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How accurate are field sobriety tests in New York?

After pulling a driver over on suspicion of DWI, the arresting officer will ask the driver to get out of the vehicle and perform a series of balance, coordination and vision tests. These tests, known as field sobriety tests, are designed to indicate whether an individual is intoxicated. In New York, three tests are generally given: the horizontal gaze nystagmus or HGN test, the one-leg stand and the walk-and-turn.

In order to administer the HGN test, the officer asks the driver to follow a moving object, such as a pen or a small flashlight, with their eyes as the officer moves it back and forth. If the driver’s eyes jerk or if the driver has difficulty following the object, it is considered a sign of intoxication.

The walk-and-turn and one-leg stand tests are intended to evaluate a driver’s balance and coordination. In the walk-and-turn test, the driver is asked to walk in a straight line for a given number of steps, heel-to-toe and then turn and walk back in the same manner. In the one-leg stand, the driver is asked to stand on one leg for 30 seconds. If the driver uses his or her arms to maintain balance, steps out of line during the walk-and-turn test or puts a foot down in the one-leg stand, it is viewed as evidence of intoxication.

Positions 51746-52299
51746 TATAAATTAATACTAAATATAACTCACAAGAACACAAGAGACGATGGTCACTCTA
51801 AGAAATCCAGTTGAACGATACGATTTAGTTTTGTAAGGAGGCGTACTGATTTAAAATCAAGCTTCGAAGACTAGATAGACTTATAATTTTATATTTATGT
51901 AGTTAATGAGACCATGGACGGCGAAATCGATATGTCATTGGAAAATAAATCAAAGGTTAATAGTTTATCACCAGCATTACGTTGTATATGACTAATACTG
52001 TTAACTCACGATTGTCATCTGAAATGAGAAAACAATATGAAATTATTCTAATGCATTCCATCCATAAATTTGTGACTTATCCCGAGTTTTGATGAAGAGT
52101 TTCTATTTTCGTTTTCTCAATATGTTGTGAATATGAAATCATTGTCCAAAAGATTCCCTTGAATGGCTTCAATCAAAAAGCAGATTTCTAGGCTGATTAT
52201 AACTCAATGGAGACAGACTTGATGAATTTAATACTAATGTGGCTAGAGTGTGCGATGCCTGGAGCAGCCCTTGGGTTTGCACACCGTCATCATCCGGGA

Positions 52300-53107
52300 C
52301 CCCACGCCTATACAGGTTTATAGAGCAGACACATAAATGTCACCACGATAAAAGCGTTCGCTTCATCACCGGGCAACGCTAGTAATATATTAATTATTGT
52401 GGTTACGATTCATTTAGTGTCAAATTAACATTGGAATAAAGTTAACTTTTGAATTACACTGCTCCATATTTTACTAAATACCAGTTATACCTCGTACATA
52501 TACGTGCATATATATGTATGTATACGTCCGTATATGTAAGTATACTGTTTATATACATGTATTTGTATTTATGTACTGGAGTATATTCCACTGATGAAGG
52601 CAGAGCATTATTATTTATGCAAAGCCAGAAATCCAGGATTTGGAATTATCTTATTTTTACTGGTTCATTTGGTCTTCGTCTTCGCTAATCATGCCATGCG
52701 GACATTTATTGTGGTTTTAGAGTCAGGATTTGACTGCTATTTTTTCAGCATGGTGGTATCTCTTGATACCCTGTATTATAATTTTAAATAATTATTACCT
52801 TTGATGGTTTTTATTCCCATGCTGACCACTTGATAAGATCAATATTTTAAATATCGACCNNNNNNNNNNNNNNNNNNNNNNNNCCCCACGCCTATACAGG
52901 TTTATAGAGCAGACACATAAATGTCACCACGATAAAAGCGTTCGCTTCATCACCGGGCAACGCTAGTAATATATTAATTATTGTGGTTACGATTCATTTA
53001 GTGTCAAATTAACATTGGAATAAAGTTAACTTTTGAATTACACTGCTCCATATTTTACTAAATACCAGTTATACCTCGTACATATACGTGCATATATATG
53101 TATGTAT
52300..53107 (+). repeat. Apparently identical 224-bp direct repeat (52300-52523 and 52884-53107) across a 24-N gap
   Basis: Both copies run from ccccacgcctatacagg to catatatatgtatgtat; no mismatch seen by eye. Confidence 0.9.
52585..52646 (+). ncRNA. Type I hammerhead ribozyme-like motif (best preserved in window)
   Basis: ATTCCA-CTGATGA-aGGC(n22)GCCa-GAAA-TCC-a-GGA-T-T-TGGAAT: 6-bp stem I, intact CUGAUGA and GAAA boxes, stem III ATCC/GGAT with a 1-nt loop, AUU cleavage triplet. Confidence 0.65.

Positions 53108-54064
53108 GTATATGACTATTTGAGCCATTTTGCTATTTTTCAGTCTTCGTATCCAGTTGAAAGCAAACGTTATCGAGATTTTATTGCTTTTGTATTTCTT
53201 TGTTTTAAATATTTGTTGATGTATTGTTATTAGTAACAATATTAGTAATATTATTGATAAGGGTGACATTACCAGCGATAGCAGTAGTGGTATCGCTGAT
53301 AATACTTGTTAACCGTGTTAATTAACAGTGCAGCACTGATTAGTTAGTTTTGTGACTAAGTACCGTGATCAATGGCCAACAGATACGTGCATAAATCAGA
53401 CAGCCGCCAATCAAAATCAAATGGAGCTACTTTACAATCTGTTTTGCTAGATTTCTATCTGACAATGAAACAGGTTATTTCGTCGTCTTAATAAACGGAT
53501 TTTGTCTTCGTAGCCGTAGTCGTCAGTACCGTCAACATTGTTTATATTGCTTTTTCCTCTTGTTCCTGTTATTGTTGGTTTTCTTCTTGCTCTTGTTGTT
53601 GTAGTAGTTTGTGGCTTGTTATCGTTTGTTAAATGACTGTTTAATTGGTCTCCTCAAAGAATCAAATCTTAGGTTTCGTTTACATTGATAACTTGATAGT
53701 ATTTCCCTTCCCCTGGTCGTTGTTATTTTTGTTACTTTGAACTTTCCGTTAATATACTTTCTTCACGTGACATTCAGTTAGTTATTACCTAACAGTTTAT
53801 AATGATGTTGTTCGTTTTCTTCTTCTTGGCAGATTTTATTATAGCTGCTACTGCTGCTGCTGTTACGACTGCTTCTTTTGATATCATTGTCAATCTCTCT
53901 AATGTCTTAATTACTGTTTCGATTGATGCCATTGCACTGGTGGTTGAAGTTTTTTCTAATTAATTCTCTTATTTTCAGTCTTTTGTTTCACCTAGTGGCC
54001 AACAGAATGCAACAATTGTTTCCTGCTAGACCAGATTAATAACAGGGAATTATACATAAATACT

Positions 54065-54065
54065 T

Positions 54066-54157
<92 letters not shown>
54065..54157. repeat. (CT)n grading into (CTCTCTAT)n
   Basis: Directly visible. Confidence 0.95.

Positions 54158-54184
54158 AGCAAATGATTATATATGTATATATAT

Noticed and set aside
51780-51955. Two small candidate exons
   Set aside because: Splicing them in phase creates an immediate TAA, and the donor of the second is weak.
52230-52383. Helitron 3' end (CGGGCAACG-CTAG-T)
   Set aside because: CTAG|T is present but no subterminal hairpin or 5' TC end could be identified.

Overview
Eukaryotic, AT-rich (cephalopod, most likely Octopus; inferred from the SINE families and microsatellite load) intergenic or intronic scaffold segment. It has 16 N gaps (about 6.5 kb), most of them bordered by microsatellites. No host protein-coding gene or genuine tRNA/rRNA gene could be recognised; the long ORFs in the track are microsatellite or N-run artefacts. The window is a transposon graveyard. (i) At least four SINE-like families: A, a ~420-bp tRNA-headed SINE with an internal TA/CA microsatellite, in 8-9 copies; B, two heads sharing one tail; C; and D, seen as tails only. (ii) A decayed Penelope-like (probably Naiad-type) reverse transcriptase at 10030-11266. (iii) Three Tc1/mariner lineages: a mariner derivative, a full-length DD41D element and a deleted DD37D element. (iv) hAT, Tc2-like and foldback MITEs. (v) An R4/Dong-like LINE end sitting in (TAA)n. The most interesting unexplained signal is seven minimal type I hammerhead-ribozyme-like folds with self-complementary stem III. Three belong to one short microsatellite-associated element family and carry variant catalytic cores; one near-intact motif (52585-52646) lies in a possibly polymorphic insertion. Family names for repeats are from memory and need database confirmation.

The problem with all of these tests is that factors other than intoxication can significantly affect a person’s performance. These factors include age, physical health, any medical conditions and weight. These factors vary from one individual to another and the tests do not take these variations into account.

The potential consequences of a DWI conviction in New York are serious. They include license suspension, stiff fines and a possible jail sentence. An experienced DWI attorney can often challenge the reliability of field sobriety tests, which can result in a dismissal or reduction of the charges.

Source: National Highway Traffic Safety Administration, “Development of a Standardized Field Sobriety Test,” accessed Dec. 14, 2014